Bonds are a relatively simple financing method in which bond investors lend the state money to build bridges, schools, hospitals and other large capital projects. In return, bondholders receive fixed interest payments which has made them the most common form of income for retirees with a promise to repay the principal of the bond at a fixed maturity rate.
The recent rise in the California muni market started in January, when Davis announced that the state faced a stunning $35 billion budget gap, up from a previous $21 billion estimate in mid-November. The fiscal year began on July 1.
In January, Standard & Poor's downgraded the state's credit rating to single-A, still investment grade. (The state would have to fall four additional notches for its credit rating to be reduced to junk status.)
In May, after the governor's revised budget deficit came in at $38.2 billion and the legislature showed no sign of progress on a resolution, both S & P; and Moody's Investors Services Inc., which has an A2 rating on California munis, placed the state on credit watch for a possible additional downgrade.
California now has the dubious distinction of being tied with Louisiana and New York as the states with the lowest credit ratings in the nation.
The potential for a further downgrade could come before September. That's when California is expected to run out of cash and needs a budget in place to tap the capital markets for short-term borrowings. The governor's revised budget presumed that the state would need an addition $3 billion by September.
State Controller Steve Westly has estimated that another ratings cut would cost from $400 million to $850 million in interest expense over 30 years for the $24.6 billion in bonds the state has already authorized but not yet sold.
(The high estimate translates into about $2 in additional interest expense per household for the next 30 years.)
California's troubles are compounded by the volume of bond issuances, which have flooded the market in recent years.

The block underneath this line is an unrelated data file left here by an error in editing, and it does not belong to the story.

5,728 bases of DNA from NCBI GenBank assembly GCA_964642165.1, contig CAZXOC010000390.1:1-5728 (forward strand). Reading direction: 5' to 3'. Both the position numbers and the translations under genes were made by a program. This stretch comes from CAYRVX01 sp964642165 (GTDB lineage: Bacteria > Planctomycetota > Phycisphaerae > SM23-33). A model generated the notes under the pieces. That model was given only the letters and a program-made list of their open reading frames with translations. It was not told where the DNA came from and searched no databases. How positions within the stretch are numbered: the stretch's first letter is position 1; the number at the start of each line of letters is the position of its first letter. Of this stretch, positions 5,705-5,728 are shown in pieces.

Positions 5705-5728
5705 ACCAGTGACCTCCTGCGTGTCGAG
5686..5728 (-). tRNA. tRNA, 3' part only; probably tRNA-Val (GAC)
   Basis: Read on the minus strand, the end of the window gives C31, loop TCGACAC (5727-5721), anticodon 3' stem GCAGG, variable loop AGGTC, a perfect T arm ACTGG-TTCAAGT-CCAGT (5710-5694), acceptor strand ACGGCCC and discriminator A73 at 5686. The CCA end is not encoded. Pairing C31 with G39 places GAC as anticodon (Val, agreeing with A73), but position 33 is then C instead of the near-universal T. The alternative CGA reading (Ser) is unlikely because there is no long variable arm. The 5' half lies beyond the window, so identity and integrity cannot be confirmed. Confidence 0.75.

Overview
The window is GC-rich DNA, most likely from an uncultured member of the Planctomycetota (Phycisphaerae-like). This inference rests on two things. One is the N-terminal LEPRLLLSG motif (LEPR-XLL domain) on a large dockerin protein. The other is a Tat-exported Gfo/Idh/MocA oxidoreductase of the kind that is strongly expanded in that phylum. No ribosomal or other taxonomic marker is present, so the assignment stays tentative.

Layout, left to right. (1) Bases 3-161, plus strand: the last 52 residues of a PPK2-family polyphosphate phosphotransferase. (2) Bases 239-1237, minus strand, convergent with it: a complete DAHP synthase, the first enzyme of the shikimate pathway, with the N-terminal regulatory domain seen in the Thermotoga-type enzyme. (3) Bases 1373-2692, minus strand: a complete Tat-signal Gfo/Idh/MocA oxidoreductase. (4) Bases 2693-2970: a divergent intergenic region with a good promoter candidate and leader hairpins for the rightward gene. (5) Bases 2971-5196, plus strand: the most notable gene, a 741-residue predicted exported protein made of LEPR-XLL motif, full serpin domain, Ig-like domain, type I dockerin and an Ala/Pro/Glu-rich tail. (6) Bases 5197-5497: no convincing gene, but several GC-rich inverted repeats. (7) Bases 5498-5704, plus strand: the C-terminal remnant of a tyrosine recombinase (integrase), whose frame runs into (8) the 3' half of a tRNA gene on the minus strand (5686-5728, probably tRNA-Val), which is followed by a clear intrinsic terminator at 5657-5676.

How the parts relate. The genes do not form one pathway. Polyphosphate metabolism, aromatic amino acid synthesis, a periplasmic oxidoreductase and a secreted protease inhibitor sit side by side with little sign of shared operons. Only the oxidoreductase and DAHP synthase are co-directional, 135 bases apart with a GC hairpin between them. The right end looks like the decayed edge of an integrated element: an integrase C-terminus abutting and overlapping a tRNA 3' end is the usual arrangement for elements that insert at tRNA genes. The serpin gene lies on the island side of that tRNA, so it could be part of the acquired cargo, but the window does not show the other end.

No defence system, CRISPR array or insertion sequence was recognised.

Currently there are 16 bills proposing at least $61.7 billion in general obligation bonds that have been introduced during the 2003-2004 legislative session.
The state issued $5.2 billion worth of bonds in the 2002-2003 fiscal year, up 32 percent from $3.9 billion in fiscal 2001-2002. Already this year, the state has issued $6.05 billion worth of general obligation bonds, with interest costs ranging from 4.83 percent to 5 percent.
For investors who own bonds, most portfolio managers suggest sitting out the volatility. For potential buyers, California general obligation bonds could actually be cheaper a few months from now amid a recall election meaning the yield spread could widen.
In June, the state raised $11 billion by selling short-term "revenue anticipation warrants," but it had to get six investment banks to stand behind the state's credit in order for the bond sale to go through.
In addition, state Treasurer Phil Angelides had agreed not to issue any more debt with longer maturity until the state has a budget agreement in place.
"This large deficit is a problem that is not going to be resolved for at least a few years," said David Blair, a senior analyst based in Irvine for Nuveen Investments Inc., a Chicago money manager. "We still view the state as a good investment over the long-term and at these yield levels we're being compensated for the risk."
For reprint and licensing requests for this article, CLICK HERE.
Stories You May Also Be Interested In
- CHET CURRIER---Bonds Have Taken a Beating but Now Show Promise
- Massive Debt Makes State the Largest Distressed Borrower
- Municipal Spending Cutback Seen in Dip of Lease Finance
- Legislature Approves Budget
- Steady Bond Market Gives Way To Fear of Rising Interest Rates
- Recall Election Likely to Have Impact on State's Bond Rates
- California's Budget Gets Boost From Tax Income
- State Electricity Bonds May Prove Attractive to Investors